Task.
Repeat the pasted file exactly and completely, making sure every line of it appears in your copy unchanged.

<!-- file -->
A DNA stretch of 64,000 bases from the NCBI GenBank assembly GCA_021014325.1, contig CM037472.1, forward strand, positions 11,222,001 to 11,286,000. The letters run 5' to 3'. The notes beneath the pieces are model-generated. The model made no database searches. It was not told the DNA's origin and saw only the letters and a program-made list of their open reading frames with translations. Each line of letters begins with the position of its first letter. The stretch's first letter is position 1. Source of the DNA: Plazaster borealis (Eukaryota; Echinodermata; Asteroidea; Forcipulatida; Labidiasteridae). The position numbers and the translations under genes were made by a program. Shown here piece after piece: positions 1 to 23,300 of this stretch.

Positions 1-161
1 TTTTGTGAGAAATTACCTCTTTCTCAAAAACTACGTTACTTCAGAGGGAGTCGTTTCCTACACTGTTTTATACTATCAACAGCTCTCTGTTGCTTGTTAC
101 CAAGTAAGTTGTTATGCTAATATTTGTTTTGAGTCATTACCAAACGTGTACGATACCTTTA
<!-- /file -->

A DNA stretch of 64,000 bases from the NCBI GenBank assembly GCA_021014325.1, contig CM037472.1, forward strand, positions 11,222,001 to 11,286,000. The letters run 5' to 3'. The notes beneath the pieces are model-generated. The model made no database searches. It was not told the DNA's origin and saw only the letters and a program-made list of their open reading frames with translations. Each line of letters begins with the position of its first letter. The stretch's first letter is position 1. Source of the DNA: Plazaster borealis (Eukaryota; Echinodermata; Asteroidea; Forcipulatida; Labidiasteridae). The position numbers and the translations under genes were made by a program. Shown here piece after piece: positions 1 to 23,300 of this stretch.

Positions 1-161
1 TTTTGTGAGAAATTACCTCTTTCTCAAAAACTACGTTACTTCAGAGGGAGTCGTTTCCTACACTGTTTTATACTATCAACAGCTCTCTGTTGCTTGTTAC
101 CAAGTAAGTTGTTATGCTAATATTTGTTTTGAGTCATTACCAAACGTGTACGATACCTTTA